When I first played Impact Racing from JVC, I immediately thought of one thing – Wipeout on wheels! However, that’s by no means a criticism, because this is an extremely fast-paced racer. It’s just the music, commentary and FX are, err, somewhat similar. “Dopplegänger” is the word that springs to mind.
In fact, this isn’t based on racing at all – you have a choice of six cars at the start of the game, all capable of different speeds. They each have special built-in weapons which, when driving along the many tracks, will destroy the other cars and allow you to race over the finish line unscathed.
It’s good to see a ‘racing’ game that steers away from the usual format of trying to beat other cars to first place – and it does have its advantages. For instance, if a certain car is constantly bugging you by weaving left and right across the track and you can’t get past, just blow him away with your lasers or heat seeking missiles. Admittedly, this may not seem totally original, but this style has never been applied to a game with Wipeout-style graphics and engine.
As seems to be the case with most PlayStation titles, the smooth graphics tend to distract your attention away from the actual gameplay – each track flies past at a breath-taking rate, and there is always something to attract your attention, which can usually lead to you crashing or being blown up by other racers! When a certain car is destroyed, it will leave behind a special icon: drive over this and your car will receive a weapon which can be used once, to destroy the other cars. Small complaints aside, Impact Racing bears all the qualities of a responsive, not to mention damn fast 32-bit racing game. My initial impressions were that this would be too straightforward, with very little to actually see, but this fortunately wasn’t the case. The backgrounds on some of the tracks, such as the one in space and the ice track, look brilliant and really do convey the convincing feeling of speed and height. Impact Racing isn’t short of its tunnels (aka Ridge Racer) and these also look very realistic, with neat light effects.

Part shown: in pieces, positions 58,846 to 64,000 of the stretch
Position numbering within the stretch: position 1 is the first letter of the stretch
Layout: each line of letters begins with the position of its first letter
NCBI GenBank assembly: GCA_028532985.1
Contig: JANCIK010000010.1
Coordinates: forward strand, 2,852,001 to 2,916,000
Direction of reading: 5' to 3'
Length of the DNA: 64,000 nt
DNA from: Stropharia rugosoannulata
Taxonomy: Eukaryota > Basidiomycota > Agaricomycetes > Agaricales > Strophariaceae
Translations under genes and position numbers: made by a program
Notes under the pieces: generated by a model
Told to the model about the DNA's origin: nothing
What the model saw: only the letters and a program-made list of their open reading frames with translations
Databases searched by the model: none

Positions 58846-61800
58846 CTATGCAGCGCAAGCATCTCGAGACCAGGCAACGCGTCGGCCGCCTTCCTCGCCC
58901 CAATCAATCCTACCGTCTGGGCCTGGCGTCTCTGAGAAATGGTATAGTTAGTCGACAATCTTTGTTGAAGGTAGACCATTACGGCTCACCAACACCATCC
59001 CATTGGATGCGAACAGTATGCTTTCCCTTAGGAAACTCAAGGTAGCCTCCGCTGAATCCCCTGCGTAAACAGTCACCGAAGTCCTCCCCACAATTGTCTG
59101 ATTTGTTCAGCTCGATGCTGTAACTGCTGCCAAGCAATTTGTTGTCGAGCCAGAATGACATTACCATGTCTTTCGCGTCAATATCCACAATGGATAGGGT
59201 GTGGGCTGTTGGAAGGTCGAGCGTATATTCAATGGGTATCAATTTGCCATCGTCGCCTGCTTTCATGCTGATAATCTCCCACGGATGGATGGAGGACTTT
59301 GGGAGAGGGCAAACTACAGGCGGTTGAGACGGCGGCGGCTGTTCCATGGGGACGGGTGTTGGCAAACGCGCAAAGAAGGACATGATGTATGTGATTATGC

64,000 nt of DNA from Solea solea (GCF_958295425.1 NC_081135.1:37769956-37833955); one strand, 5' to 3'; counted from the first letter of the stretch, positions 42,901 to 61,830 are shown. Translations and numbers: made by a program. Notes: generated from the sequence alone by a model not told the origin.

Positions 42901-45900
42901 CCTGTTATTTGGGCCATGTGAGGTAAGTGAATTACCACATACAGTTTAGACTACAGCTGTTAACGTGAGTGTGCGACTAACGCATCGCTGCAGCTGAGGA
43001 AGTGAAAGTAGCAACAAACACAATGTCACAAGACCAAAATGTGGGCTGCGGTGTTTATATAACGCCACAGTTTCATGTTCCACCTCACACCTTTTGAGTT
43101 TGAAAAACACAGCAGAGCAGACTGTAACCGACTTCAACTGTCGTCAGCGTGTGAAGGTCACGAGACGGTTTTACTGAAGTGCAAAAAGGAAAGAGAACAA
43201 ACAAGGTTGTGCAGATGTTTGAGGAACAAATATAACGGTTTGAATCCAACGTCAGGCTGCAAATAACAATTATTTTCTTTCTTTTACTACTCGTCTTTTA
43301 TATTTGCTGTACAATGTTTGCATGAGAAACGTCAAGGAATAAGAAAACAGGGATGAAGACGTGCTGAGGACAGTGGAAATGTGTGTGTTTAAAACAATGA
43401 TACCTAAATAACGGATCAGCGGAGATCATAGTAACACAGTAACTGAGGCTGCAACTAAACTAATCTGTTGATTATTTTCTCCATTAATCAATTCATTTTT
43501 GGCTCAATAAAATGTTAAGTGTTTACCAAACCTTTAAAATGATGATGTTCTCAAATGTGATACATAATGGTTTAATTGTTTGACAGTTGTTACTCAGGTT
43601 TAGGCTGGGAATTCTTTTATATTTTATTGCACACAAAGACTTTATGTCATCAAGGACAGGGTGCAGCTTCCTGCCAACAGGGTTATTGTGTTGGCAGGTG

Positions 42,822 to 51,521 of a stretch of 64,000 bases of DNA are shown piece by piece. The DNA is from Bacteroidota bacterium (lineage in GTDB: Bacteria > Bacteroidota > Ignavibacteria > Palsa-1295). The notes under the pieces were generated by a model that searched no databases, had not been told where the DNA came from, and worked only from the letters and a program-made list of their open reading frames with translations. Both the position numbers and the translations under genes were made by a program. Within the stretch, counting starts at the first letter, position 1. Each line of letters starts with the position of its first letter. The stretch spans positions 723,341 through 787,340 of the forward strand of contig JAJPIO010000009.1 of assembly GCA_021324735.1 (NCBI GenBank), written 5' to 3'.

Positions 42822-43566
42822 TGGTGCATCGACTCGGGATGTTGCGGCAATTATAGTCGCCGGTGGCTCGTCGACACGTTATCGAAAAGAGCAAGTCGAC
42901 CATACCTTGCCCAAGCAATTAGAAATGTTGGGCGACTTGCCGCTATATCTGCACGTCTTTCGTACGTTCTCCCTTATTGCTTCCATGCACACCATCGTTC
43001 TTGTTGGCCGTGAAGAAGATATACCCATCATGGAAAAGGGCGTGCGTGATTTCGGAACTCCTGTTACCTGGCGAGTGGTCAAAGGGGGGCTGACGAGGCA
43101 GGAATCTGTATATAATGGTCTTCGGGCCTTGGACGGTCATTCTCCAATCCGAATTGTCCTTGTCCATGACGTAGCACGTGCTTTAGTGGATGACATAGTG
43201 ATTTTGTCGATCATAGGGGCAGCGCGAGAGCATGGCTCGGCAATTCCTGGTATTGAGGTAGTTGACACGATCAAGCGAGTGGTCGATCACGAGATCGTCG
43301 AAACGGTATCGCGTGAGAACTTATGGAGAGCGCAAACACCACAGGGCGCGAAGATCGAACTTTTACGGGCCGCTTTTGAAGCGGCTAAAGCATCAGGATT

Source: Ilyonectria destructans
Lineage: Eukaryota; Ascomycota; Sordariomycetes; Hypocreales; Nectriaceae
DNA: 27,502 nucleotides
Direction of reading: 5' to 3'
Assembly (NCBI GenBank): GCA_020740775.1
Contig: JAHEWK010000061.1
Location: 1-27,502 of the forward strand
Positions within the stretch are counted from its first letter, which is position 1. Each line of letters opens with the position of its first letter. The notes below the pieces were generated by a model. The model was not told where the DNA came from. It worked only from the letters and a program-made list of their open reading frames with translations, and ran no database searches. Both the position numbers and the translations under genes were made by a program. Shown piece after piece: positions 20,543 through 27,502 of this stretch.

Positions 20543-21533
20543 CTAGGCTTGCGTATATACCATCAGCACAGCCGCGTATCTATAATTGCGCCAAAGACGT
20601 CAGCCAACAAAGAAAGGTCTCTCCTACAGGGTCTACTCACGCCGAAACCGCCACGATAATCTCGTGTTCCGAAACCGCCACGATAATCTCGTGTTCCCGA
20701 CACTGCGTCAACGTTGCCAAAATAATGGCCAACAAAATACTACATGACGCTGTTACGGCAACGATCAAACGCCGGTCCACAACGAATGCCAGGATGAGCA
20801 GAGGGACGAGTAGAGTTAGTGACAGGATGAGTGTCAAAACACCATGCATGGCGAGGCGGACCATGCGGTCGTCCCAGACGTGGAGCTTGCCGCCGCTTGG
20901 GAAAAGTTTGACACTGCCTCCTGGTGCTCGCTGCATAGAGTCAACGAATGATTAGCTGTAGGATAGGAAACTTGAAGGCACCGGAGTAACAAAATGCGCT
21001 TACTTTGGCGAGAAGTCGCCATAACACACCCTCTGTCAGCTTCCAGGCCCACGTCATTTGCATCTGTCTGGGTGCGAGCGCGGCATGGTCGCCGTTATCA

Each car handles extremely favourably, especially on the harder tracks with tight corners and tunnels, which are easy to bash into. Once a car is selected, it starts off with a weak laser, but this gradually becomes stronger and more effective once you start picking up more upgrade icons. The aim of each race is to destroy a certain amount of cars before the time limit runs out, and finish in the tightest time possible – not an easy task I can assure you. Once the tracks become more complicated, it gets easier to lose the enemy cars behind the additional twists, turns and obstacles. As well as that, enemies can lay deadly mines, should you come too close. A simple screen diagram also lets you know if any cars are approaching from behind, so your mines can easily deal with them.
Overall, I was impressed with Impact Racing – the graphics retain that all important sensation of speed and good handling, and each track presents more of a challenge, so lastability is guaranteed. The top techno beats keep the blasting action going along nicely too. A very impressive racing package which, although not as good as Wipeout, still stands out from the crowd as a top 3D shooter.